Rico Fields, 28-year-old musician and amateur restaurateur, knows the difference between a hustler and a salesman.
“The hustler doesn’t last long,” he said.
Fields would know, as he’s played both roles. “I did dumb things that young people do,” he said. His new startup, Rico’s Soul Rolls, is an attempt at educating himself.
“I’m developing a five-year plan now. It only started to get successful in the last six months."
Fields was drawn to egg rolls while tinkering with family recipes.
“I was really just messing around with stuff my mom used to do back in the day,” he said. “She used to make these beef and broccoli egg rolls. Sometime she’d put cheese in them, sometimes she’d put jalapenos in them.”
Fields’s own spin on these family recipes is what founded Rico’s Soul Rolls.
“People hear soul roll and they automatically go to soul food. Me, I say you can put whatever into it." The beef, broccoli, and cheese and rolls remain the most popular, but Fields serves BBQ rolls, red beans and rice rolls, even cheesecake rolls.
“At the time, I had food stamps. So I could really experiment all the way to hell with it.”
His culture-clashing egg rolls were already a hit among his family and friends, but they were a surprise hit among strangers. “I made them for a party one time, and everyone went straight through them,” he said. “Something in my head was like, I could sell this.”
Most Saturdays, you can find his portable fryer in the parking lot of the Hi-Tone Cafe in Crosstown. Concert goers wait along Cleveland Street for fresh, homemade egg rolls.
Rico Fields serves up a soul roll order using a portable fryer.
Laurel Cannito, 25, had a similar lightbulb moment. Earlier this year, she started cooking vegan food at the Lamplighter Lounge at 1702 Madison Avenue, mostly to feed her friends. She hadn’t imagined her food would be the draw for anyone to the smoky dive, until she was told by a bar patron that they’d chosen her food for 1:30 a.m. sustenance over fast food.
Afterwards, she created a small menu, and Real Good Food was born.
“I have had people who come in and they flip out in such a good way about the stuff,” she said. There aren’t many affordable vegan and vegetarian friendly options past a certain hour in Memphis, and Cannito recognizes this.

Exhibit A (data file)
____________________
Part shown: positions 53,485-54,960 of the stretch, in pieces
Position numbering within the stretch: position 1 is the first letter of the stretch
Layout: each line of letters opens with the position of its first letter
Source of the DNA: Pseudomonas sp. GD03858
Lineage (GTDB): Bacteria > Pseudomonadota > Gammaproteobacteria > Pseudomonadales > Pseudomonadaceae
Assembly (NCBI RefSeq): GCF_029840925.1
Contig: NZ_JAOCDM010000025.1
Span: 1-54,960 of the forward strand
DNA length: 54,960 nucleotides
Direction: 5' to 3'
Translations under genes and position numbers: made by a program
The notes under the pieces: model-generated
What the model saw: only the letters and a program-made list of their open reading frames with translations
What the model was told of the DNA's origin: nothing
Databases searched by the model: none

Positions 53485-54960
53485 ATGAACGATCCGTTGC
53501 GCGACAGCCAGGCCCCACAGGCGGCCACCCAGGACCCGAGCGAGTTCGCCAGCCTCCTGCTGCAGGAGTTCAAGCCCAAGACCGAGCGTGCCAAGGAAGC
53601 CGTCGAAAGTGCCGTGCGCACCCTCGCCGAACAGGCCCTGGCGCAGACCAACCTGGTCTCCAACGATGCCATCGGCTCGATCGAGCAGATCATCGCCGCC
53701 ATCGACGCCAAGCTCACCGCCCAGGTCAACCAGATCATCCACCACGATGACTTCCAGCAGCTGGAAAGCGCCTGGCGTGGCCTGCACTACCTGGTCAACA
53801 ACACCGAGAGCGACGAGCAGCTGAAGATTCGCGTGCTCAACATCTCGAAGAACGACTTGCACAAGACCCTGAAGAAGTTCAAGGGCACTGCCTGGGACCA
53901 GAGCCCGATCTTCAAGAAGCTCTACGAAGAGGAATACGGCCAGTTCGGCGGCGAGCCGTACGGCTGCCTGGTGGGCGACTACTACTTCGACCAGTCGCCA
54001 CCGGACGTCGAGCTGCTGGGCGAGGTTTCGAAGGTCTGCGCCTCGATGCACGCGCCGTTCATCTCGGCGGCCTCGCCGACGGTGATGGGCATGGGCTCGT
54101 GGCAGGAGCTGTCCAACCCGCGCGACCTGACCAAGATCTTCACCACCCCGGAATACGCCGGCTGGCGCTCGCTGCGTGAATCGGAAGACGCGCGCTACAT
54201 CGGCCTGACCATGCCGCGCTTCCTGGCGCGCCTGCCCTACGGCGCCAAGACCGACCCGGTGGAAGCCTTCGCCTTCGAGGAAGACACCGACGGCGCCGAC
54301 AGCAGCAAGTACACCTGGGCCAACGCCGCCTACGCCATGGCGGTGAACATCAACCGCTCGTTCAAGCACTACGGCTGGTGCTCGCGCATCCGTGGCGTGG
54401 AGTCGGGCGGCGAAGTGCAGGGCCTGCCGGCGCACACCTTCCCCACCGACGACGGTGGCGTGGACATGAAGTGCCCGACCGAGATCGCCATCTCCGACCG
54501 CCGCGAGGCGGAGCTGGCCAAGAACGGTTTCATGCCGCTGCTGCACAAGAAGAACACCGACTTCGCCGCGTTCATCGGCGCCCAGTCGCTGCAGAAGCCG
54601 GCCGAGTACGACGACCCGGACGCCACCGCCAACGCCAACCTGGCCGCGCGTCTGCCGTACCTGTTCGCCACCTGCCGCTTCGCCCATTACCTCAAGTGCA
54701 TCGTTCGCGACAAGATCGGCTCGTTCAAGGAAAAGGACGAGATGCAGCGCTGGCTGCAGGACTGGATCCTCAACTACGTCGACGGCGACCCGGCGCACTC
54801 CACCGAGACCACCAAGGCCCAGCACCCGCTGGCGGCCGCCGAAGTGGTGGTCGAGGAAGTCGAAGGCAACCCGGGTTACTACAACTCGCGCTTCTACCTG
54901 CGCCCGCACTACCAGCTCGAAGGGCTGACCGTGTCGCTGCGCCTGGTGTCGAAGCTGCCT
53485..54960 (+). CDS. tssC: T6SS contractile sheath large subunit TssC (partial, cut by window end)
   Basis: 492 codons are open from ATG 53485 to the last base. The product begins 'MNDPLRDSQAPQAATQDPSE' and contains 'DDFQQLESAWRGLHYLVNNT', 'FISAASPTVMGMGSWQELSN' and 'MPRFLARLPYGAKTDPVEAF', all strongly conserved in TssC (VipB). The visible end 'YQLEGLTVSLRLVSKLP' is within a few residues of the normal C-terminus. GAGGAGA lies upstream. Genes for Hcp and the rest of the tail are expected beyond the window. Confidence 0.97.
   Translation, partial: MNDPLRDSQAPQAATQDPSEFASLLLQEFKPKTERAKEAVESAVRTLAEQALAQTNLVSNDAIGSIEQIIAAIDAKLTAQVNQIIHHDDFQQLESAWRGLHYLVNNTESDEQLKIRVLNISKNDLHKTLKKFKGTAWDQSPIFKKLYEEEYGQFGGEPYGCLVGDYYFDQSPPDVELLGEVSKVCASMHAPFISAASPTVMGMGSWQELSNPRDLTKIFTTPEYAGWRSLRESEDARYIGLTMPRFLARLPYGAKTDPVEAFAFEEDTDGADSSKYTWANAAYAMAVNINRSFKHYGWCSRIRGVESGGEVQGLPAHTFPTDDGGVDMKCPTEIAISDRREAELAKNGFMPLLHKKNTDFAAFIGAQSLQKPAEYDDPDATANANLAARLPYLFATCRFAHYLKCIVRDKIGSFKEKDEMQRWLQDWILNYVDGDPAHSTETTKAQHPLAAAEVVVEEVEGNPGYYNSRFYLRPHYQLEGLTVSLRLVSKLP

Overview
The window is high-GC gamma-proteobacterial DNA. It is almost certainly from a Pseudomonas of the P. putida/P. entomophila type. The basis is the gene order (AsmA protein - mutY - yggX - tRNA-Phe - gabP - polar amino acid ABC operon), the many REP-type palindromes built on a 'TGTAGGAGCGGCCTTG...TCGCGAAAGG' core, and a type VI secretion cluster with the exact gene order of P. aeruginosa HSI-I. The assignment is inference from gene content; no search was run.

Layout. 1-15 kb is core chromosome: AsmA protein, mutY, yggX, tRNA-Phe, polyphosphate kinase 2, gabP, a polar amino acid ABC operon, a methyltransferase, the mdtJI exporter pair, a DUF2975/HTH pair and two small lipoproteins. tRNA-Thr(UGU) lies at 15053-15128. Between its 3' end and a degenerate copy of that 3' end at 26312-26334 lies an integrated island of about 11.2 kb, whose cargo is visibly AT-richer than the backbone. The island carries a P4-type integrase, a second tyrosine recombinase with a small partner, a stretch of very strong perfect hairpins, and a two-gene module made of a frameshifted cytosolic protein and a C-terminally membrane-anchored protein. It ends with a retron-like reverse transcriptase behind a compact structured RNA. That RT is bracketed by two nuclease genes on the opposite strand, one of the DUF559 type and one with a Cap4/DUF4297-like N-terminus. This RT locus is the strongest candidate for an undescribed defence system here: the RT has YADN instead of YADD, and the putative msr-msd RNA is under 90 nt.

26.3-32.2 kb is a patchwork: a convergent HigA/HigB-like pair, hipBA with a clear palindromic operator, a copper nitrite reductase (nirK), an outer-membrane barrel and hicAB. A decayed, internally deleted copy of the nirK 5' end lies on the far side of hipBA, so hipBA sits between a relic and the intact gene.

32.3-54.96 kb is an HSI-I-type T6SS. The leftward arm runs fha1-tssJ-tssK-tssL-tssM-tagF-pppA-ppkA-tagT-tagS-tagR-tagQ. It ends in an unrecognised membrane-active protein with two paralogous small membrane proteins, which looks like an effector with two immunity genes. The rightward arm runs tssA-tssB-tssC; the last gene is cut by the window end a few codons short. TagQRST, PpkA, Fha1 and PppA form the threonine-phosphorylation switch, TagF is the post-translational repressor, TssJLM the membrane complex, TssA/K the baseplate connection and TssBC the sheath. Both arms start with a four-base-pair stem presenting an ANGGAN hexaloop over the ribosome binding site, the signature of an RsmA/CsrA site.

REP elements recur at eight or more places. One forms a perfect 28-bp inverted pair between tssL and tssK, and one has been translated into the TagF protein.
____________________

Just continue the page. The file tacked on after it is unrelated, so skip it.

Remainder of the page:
“I wanna be your Taco Bell, you know?”
Both Rico’s Soul Rolls and Real Good Food feed underserved groups in the Memphis food industry, and maintain grassroots ideals in a ‘foodie’ culture that they say feels homogenous and is oftentimes unaffordable.
Fields and Cannito are both community-oriented. “I figured if I was gonna start somewhere, I should start with a place where there’s people that I know and love, and want to see eat healthy,” Cannito said. “I think there’s a big aspect of community around food that doesn’t happen as often as it should.”
Fields owes much of his early success to that community aspect. “This is strictly word of mouth,” he said. “I was born in Memphis and lived in Orange Mound. I’ve been in Midtown since 2003. I’ve got enough connections and relationships with people that when I started my business, people were excited.”
Rico Fields serves a line of hungry concert-goers during Soul Roll Saturdays at the Hi-Tone Cafe.
Neither of the proprietors have storefronts, food trucks or online ordering. If you want their food, you have to go to them.
They both borrow space from local businesses one to two nights a week. Fields takes, prepares, and ships food orders from his kitchen in his one bedroom apartment. Sometimes he sets up his fryer on-site Saturday nights at the Hi-Tone Cafe at 412 Cleveland Street. Cannito borrows the kitchen at the Lamplighter Lounge for their Thursday night karaoke. None of Real Good Food’s meals cost more than $8. Rico’s Soul Rolls will sell you 4 rolls for $5 or 4 dessert rolls for $7.
They’re both available for hire, not just catering -- they’ll come to your event and cook.